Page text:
ABH antigens are histo-antigens, but were first described on the surface of human erythrocytes. They are found in those cells only in great apes and humans, while in more primitive animals they are found in tissues and body fluids. ABH antigens are mainly distributed in tissues that are in contact with the external environment and may serve as ligands for pathogens in tissues or block their connection. Description of the distribution of these molecules in non-human primate tissues is restricted to a few tissues and species. This paper describes the expression of human A, B and H type antigens in different organs from four species of New World Primates, obtained from the Centro Nacional de Primatas, as well as comparing that expression with what has been described for humans. In this study, although the tissue description of the antigens is similar to the genetic model for humans, some differences in expression between some organs from those species and those of humans were found. The differences occurred mainly in endodermal organs that have secretory functions and are probably under the control of the human-type FUT-2 enzyme. In the mesodermal-origin organs there was a reduction or absence of A and B antigen marking, particularly in the H precursor substance, indicating that those organs are under the control of the human-type FUT-1 enzyme. These findings have demonstrated that there is similar ABH antigen reactivity in tissue distribution between the species, although there are some species-specific cases.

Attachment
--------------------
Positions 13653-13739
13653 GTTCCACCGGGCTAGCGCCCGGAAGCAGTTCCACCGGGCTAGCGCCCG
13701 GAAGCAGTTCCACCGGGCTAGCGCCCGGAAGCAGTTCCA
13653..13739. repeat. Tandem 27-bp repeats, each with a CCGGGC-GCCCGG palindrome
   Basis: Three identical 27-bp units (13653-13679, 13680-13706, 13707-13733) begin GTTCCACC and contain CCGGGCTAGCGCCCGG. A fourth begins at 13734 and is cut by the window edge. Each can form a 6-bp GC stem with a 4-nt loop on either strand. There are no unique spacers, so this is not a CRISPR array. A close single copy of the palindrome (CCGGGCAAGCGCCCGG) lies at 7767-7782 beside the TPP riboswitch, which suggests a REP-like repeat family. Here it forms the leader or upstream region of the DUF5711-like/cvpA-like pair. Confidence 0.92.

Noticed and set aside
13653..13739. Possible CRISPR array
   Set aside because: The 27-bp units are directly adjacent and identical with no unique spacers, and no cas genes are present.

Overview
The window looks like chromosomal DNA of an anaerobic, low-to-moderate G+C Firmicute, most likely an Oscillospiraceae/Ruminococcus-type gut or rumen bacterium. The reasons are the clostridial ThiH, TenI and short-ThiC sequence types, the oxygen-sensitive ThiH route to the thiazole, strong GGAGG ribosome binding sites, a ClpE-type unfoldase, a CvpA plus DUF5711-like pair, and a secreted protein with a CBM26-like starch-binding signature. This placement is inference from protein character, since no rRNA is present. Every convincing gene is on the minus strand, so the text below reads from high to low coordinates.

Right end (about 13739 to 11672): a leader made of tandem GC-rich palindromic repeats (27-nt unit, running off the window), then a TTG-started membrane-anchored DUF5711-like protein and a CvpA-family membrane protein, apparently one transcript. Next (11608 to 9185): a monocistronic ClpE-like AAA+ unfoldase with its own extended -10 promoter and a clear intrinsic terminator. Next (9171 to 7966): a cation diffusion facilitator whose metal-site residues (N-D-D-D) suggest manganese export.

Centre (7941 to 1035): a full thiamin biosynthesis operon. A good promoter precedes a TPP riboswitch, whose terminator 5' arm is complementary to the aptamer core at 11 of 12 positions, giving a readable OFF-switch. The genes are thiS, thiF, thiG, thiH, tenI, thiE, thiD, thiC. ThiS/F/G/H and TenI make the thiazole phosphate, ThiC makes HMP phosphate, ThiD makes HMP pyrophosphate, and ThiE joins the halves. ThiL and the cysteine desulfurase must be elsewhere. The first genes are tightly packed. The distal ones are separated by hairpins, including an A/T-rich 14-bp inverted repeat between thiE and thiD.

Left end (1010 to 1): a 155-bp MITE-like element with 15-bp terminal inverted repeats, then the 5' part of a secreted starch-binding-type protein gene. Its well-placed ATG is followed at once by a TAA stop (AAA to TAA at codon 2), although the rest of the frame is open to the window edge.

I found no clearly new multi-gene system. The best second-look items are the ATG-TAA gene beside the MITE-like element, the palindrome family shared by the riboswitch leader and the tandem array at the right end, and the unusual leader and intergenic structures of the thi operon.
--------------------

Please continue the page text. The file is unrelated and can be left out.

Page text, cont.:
Oxytocin is widely believed to be present and structurally identical in all placental mammals. Here, we report that multiple species of New World monkeys possess a novel form of oxytocin, [P8] oxytocin. This mutation arises from a substitution of a leucine to a proline in amino acid position 8. Further analysis of this mutation in
(squirrel monkey) indicates that [P8] oxytocin is transcribed and translated properly. This mutation is specific to oxytocin, as the peptide sequence for arginine vasopressin, a structurally related nonapeptide, is unaltered. These findings dispel the notion that all placental mammals possess a ‘universal’ oxytocin sequence, and highlight the need for research on the functional significance of this novel nonapeptide in New World monkeys.
Infection with Actinobacillus equuli occurred in a squirrel monkey ( Saimiri sciureus) and a spider monkey ( Ateles paniscus). The disease in monkeys, characterized by widespread bacterial embolism and embolic suppurative nephritis, was similar to the disease caused by A. equuli in foals.